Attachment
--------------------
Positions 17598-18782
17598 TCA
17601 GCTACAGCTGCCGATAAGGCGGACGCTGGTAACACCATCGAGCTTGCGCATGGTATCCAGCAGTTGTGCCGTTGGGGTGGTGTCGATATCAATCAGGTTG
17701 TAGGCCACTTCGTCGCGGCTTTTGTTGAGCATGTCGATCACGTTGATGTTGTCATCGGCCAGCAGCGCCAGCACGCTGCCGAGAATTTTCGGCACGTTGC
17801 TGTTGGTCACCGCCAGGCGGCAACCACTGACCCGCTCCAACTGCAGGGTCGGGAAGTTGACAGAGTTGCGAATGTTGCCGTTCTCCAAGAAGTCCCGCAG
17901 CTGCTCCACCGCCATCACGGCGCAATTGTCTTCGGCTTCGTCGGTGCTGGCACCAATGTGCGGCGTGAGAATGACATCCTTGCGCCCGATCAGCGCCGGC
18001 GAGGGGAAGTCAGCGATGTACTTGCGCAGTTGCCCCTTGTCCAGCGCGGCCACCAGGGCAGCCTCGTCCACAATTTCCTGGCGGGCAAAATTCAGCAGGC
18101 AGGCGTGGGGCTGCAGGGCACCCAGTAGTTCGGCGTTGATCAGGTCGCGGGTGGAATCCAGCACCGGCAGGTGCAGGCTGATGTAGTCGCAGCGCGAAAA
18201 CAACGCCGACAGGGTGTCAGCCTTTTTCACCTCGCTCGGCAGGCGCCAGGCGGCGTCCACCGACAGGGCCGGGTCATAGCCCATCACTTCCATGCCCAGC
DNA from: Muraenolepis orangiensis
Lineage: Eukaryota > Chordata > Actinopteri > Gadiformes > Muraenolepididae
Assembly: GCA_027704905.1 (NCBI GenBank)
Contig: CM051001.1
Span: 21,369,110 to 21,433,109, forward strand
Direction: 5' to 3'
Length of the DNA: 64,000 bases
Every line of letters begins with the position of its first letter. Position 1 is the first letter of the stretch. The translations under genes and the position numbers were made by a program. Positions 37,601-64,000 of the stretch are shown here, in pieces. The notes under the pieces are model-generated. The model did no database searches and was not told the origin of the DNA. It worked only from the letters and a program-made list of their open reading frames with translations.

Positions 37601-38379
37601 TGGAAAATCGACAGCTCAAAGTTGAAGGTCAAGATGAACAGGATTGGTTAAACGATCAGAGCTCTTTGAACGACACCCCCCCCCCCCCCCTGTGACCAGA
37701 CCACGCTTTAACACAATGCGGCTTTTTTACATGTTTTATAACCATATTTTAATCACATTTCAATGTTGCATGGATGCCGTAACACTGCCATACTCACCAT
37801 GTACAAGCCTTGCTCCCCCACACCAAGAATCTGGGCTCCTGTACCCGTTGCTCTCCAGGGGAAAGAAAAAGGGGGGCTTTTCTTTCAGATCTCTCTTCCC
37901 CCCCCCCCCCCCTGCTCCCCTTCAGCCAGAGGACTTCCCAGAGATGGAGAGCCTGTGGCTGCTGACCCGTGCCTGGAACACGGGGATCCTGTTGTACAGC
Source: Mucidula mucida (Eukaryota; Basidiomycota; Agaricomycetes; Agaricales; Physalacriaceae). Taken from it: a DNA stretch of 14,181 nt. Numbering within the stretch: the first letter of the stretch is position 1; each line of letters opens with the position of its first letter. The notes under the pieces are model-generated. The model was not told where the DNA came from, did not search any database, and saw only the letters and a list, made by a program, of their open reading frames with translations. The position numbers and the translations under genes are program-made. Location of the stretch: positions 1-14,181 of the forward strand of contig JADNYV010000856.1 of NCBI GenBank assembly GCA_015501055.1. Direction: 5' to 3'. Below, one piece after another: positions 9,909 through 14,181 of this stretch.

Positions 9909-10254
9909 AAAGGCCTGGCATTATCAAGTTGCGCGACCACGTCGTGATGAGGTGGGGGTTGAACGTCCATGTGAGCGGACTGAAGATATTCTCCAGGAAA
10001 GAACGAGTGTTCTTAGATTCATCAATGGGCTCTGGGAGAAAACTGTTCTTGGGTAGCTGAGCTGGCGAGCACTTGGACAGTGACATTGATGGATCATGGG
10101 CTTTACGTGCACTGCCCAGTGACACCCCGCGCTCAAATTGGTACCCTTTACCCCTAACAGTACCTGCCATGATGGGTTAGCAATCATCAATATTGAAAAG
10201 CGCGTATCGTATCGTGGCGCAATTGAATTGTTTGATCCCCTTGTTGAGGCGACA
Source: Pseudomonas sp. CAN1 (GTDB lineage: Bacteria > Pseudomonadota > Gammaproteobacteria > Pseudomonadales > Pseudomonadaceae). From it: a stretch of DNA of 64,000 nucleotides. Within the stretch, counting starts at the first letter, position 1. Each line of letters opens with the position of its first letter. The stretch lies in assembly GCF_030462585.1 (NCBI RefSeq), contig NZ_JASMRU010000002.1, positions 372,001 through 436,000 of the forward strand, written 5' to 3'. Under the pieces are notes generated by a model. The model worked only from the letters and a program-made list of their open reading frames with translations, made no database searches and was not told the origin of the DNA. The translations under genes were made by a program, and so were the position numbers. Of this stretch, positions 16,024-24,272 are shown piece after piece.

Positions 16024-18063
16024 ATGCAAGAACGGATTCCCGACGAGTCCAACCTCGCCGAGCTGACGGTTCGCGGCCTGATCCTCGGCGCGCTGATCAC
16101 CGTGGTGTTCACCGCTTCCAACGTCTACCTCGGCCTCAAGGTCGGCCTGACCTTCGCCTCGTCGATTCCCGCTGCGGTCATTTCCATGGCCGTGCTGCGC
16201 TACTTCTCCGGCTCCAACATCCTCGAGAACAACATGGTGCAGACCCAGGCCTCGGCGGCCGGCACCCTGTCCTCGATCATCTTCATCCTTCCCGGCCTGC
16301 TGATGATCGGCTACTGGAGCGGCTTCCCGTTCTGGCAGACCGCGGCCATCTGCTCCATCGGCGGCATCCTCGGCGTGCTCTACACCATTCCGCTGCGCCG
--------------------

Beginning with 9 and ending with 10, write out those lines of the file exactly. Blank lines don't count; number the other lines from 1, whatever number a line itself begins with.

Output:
18201 CAACGCCGACAGGGTGTCAGCCTTTTTCACCTCGCTCGGCAGGCGCCAGGCGGCGTCCACCGACAGGGCCGGGTCATAGCCCATCACTTCCATGCCCAGC
DNA from: Muraenolepis orangiensis